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Friday read: Prosecco Superiore DOCG makes UK return

Published:  13 October, 2023

After an absence of well over 10 years, Conegliano Valdobbiadene Prosecco Superiore DOCG staged a press and trade tasting in London this week.

Fifteen producers, a mix of those who already have distribution and those looking for partners in the market, formed a walk around tasting. Sarah Abbott MW of Swirl Wine Group, which represents the DOCG in the UK, organised the event and also presented two masterclasses on the day.

Rewind to 2009 and the Consorzio was aglow with news of a new category of Prosecco, Conegliano Valdobbiadene Prosecco Superiore DOCG: recognition of the historical, geographical and qualitative differences between this small, original area of production and the more recently planted surrounding flat lands which would retain the name Prosecco DOC.

This had the effect of handing the initiative to Prosecco DOC, which has continued to grow at an incredible rate, with the most recent figures putting its vineyard size at 32,000ha, producing 638.5 million bottles annually. Production could conceivably hit a billion bottles in the coming years.

The DOCG area may be smaller, but still produced over 103 million bottles from its 8,683ha of vines in 2022. The area is completely planted however, so volumes can’t increase further. Some 10.3 million of those bottles came to the UK, making it the number one export market.

The producers present in London were generally happy with the 2023 harvest, which was helped by the late renaissance of summer in September, though there have been challenges along the way – not least a disastrous hailstorm on 24 July.

Those producers that already have distribution included Biancavigna (via Amathus Drinks), Bortolotti (Ellis of Richmond) and Bottega (Matthew Clark and Bibendum). This last is most known for its shelf standout blingy gold and pink gold bottles (which are Prosecco DOC). Their DOCG wines can’t quite leave the shiny packaging behind, but are good examples.

Organic production in the DOCG area has failed to take off widely, but Perlage are flying the flag in the region. All their wines are certified organic and vegan and the business gained B-Corp certification in 2017. These Proseccos are available via Vinceremos and Savage Vines.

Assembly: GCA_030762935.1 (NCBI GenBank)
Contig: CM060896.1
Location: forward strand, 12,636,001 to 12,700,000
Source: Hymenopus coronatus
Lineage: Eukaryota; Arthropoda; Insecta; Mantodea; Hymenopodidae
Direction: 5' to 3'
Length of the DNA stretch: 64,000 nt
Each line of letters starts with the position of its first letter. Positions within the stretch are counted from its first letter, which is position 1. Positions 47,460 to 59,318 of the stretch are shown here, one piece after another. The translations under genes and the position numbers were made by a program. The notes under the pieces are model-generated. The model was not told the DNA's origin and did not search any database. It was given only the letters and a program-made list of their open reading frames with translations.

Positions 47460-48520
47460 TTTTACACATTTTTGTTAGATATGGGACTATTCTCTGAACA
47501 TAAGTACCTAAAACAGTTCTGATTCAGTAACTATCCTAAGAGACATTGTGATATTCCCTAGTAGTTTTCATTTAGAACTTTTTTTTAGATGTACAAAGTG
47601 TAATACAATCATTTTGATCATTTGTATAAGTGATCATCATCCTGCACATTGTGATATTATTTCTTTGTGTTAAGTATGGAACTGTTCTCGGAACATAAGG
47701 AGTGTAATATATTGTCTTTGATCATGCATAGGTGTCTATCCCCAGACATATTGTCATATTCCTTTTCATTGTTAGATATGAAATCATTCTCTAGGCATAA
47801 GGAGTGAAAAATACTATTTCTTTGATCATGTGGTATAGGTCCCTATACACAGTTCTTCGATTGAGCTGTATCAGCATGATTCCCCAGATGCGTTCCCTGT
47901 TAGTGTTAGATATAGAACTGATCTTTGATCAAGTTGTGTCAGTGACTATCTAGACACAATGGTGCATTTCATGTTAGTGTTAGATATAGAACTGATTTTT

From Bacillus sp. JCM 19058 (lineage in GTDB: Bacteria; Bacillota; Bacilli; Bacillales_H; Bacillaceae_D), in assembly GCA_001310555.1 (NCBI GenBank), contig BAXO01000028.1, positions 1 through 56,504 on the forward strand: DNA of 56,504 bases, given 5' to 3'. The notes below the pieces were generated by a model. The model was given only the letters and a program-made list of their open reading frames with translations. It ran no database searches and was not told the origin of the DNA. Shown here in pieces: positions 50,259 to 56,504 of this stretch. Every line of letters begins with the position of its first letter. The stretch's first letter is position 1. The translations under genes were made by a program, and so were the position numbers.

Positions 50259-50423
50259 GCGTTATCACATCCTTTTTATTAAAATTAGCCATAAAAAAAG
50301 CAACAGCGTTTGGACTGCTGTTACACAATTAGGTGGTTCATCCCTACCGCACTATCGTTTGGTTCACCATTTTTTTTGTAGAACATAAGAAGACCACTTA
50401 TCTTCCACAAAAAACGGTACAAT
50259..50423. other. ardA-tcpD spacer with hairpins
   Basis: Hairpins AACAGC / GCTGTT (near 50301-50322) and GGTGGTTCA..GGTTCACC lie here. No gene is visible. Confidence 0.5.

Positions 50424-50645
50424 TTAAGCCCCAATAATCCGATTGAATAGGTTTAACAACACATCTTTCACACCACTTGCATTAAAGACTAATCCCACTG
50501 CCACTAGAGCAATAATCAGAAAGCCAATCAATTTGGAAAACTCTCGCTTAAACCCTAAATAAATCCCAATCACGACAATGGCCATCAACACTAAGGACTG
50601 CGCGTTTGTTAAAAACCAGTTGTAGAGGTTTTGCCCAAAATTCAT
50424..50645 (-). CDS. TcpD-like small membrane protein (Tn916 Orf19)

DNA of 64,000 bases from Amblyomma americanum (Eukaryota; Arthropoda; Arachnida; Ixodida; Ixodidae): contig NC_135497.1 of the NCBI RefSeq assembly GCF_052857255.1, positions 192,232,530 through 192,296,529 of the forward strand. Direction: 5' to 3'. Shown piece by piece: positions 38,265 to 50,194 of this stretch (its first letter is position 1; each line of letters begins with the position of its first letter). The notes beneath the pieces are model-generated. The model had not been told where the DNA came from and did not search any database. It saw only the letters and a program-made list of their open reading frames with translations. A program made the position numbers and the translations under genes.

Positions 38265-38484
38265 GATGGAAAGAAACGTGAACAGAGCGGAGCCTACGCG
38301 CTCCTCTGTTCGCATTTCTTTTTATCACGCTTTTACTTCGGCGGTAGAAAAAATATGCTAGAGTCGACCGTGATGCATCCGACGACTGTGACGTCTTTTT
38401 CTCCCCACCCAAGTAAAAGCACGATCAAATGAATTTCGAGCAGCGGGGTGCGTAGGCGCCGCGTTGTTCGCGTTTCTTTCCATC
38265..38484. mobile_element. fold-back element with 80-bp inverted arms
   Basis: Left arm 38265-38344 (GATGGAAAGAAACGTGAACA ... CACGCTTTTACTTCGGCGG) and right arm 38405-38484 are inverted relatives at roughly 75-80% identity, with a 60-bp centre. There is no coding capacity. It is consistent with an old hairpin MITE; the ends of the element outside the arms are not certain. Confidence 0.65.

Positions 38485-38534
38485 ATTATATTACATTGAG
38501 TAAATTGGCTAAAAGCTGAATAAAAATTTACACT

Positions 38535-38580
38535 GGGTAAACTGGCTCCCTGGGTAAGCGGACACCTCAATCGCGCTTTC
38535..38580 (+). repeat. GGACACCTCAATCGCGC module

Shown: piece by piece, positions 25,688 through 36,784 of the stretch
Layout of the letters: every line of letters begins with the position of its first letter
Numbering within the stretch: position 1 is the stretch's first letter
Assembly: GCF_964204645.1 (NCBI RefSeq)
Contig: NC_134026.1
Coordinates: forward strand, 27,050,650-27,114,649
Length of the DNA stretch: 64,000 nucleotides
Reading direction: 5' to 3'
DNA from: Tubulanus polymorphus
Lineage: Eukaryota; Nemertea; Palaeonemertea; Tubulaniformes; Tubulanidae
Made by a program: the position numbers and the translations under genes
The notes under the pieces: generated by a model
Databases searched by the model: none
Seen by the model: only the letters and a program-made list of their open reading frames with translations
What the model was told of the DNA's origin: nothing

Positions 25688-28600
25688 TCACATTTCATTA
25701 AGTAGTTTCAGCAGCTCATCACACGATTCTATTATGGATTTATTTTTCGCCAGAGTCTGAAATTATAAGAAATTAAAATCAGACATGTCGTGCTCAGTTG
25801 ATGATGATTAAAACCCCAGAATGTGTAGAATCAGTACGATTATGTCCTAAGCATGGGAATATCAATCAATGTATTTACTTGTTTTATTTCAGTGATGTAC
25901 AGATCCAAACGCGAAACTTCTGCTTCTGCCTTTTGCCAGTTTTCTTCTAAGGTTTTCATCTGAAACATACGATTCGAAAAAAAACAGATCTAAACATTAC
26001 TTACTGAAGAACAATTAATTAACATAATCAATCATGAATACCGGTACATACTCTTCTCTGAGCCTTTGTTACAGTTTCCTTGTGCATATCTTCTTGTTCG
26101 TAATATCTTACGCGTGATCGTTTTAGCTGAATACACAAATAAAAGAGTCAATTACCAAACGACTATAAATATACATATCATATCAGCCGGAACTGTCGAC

Of those looking for representation in the UK, both Bival and Gemin are family-owned and run businesses and make Proseccos that are well-made and expressive.

What are the challenges for Prosecco Superiore? Firstly, explaining to consumers why these Proseccos cost more than others. The DOC/DOCG distinction is lost on the majority of drinkers, who value affordable, easy-drinking, fruity and usually slightly sweet bubbles. The DOCG style is more nuanced, often drier (Brut or Extra Brut) with some of the best examples made from the Rive. Somewhat akin to a French Cru, these are especially steep slopes which produce unique expressions of the sparkling wine.

Secondly, the Prosecco name itself. Many of the producers present at the tasting do not put Prosecco on the front labels of their wines. Riccardo Poletti of Bortolin Angelo (represented by Jeroboams in the UK) puts it starkly: “Prosecco is offensive.”

However, you can’t categorise Prosecco Superiore as failing when its UK sales of nearly 10.3 million bottles in 2022 represents a 7% year on year increase – and a whopping 786.5% increase versus 2010. It’s also a positive sign that the younger generation of the family-owned businesses are involved, which is often not the case in other wine regions.

Whether by accident or design, the even smaller Prosecco DOCG appellation of Asolo also staged a small event on the same day. They focused on the particular terroir of Asolo, with its 2,200ha of vines, and on matching the wines with St John restaurant’s typically hearty and thoroughly British cooking.